Autism insurance bill sponsors have introduced very good bills this year that make sure that North Carolina health plans cover services for autism spectrum disorder so it’s disappointing that autism insurance legislation has not moved forward in the North Carolina General Assembly this session. We all know it’s the right thing to do, making sure that children with autism get the services they need to be healthy and successful. We also know that it will save money in the long run by promoting independence and less disability. Unfortunately, to get it passed, we need to convince NC General Assembly lawmakers to raise insurance standards in both private and public health plans which is estimated to cost some money – not much money mind you, actuarial studies show less than 1% – and right now many lawmakers are against taking actions where they would be increasing costs to business or state health plans. This is not the only reason that autism insurance bills have not passed, but it is a huge factor. Other factors: lack of understanding about autism spectrum disorder and its treatments as well as opposition from powerful interests like the insurance industry and business associations.
What can you do? Continue to tell Legislators about what autism spectrum disorder means for you and your family and how much getting services covered by insurance would help. It’s positive to note that more and more Legislators are aware of autism, its impact and the need to address the issue even when they don’t completely understand autism spectrum disorder or the services and treatments. You can tell them that insurance coverage is something they can do to help and ask that they pass House Bill 826 and Senate Bill 115 . (And make sure if your legislator is a bill sponsor that you thank them!)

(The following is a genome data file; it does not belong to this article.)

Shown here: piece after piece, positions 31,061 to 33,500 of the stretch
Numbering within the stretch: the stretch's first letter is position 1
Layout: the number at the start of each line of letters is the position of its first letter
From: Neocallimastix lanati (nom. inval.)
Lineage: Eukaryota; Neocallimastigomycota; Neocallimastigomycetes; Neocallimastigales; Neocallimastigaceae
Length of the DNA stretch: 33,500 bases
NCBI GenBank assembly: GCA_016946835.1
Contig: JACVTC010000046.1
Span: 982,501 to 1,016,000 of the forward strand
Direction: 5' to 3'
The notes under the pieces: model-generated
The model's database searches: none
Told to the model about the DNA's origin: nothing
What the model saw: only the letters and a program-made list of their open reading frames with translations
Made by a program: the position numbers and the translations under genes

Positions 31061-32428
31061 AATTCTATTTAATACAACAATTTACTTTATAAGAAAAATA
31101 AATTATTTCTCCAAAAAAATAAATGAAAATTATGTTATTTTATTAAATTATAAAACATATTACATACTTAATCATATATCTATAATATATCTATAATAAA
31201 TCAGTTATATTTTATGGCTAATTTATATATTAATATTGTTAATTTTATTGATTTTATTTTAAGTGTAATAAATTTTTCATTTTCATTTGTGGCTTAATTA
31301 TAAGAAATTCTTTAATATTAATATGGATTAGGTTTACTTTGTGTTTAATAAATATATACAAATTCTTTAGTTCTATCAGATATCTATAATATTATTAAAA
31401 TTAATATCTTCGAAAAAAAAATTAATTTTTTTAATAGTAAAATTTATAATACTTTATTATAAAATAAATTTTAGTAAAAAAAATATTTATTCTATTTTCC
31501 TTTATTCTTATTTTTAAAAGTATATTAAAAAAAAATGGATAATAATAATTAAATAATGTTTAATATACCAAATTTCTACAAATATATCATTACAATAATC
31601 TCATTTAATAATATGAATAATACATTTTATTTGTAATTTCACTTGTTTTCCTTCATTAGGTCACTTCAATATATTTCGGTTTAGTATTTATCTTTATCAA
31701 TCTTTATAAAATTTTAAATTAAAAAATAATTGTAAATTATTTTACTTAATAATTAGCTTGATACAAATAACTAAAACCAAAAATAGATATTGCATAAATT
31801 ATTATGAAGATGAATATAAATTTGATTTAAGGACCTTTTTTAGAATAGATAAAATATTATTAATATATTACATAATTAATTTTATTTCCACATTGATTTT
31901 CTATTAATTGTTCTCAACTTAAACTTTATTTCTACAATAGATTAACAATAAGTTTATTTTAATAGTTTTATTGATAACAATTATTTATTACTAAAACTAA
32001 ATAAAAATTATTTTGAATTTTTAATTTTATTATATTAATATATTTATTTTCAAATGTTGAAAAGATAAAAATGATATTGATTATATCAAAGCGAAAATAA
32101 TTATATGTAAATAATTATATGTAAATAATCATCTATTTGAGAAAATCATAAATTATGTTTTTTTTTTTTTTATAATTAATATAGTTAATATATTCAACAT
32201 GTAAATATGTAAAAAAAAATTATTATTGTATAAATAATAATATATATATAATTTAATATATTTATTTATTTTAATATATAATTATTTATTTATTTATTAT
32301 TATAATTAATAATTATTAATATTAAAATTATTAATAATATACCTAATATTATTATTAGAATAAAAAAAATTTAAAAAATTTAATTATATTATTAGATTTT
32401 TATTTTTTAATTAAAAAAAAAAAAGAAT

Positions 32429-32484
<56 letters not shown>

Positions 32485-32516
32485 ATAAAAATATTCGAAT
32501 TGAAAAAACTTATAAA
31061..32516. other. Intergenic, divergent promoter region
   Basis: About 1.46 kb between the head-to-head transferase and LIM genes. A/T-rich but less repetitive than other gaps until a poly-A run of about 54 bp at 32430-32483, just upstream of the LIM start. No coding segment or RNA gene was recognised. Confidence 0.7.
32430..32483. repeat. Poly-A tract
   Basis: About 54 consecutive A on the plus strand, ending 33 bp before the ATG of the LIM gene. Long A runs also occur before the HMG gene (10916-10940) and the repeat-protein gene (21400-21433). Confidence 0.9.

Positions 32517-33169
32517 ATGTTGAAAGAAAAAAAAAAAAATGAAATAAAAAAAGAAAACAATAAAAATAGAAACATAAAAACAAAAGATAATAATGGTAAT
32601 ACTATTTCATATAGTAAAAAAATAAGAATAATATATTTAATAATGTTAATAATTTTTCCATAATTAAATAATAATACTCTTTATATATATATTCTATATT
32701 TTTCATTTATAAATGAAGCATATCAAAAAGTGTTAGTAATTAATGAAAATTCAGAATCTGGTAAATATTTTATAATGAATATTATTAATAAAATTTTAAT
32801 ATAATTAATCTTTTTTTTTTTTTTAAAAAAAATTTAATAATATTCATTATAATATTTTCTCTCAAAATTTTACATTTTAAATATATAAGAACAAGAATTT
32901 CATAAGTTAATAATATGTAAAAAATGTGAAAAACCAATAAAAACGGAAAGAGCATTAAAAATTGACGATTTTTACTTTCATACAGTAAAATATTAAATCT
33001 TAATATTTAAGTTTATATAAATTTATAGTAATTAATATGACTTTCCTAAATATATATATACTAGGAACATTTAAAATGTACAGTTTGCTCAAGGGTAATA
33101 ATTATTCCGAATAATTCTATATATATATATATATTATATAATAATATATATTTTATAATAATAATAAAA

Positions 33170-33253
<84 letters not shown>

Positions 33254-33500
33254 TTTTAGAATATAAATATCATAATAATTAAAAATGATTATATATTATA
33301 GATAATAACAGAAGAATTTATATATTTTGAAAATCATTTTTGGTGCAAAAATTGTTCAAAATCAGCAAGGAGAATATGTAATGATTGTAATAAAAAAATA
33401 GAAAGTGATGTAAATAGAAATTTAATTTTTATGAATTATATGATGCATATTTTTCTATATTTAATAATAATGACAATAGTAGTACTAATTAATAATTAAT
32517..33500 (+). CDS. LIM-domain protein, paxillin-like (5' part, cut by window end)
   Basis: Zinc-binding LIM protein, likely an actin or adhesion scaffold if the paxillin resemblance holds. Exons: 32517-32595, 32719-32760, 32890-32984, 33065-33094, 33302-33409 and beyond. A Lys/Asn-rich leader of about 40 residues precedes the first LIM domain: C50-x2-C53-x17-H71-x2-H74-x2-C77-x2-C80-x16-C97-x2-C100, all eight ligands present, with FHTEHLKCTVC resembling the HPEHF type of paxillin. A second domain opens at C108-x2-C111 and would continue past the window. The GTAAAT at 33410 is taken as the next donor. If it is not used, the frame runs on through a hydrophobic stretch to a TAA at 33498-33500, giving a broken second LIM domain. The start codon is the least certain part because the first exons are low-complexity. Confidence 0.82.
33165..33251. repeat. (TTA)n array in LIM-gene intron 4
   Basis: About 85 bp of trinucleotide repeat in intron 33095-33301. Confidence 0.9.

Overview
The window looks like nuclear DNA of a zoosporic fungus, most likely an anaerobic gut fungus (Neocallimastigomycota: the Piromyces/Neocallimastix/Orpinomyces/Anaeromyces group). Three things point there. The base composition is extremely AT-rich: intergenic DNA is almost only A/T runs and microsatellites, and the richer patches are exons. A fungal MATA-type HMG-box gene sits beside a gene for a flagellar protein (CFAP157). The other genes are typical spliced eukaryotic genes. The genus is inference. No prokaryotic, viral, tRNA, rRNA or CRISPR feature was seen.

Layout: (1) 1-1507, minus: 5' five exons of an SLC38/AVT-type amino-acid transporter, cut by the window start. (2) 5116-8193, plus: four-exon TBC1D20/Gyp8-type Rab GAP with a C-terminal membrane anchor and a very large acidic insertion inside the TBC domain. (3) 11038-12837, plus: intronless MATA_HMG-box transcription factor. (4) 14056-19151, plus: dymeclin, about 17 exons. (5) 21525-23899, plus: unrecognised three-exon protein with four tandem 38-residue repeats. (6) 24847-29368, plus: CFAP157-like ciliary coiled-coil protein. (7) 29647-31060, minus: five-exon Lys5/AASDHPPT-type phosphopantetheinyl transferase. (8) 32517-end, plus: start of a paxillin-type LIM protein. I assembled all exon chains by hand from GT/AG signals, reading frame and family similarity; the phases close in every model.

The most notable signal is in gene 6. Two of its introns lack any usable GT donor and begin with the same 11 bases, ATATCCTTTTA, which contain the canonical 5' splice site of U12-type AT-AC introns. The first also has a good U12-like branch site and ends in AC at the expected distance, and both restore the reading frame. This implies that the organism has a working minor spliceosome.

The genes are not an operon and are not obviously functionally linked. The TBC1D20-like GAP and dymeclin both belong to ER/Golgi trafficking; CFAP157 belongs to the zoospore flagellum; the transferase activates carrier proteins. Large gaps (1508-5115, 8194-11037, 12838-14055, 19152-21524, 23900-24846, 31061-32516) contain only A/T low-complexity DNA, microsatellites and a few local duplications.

This legislative session will likely end in less than two weeks and ASNC thinks it very, very unlikely that any autism insurance bill will be heard in that time. The bill will carry over and can be passed during the next short legislative session that begins in May of 2012. Between now and then families, self-advocates, autism professionals and other advocacy organizations must meet with their NC state General Assembly Legislators, especially those on the House Health and Human Services Committee, the House Insurance Committee and the Senate Insurance Committee to urge those lawmakers to pass the bill. We must all continue our efforts in order to make this happen in North Carolina! If you want to join us in working to pass autism insurance coverage, please contact Jennifer Mahan, Director of Government Relations, Autism Society of North Carolina, 919-965-5068 or firstname.lastname@example.org.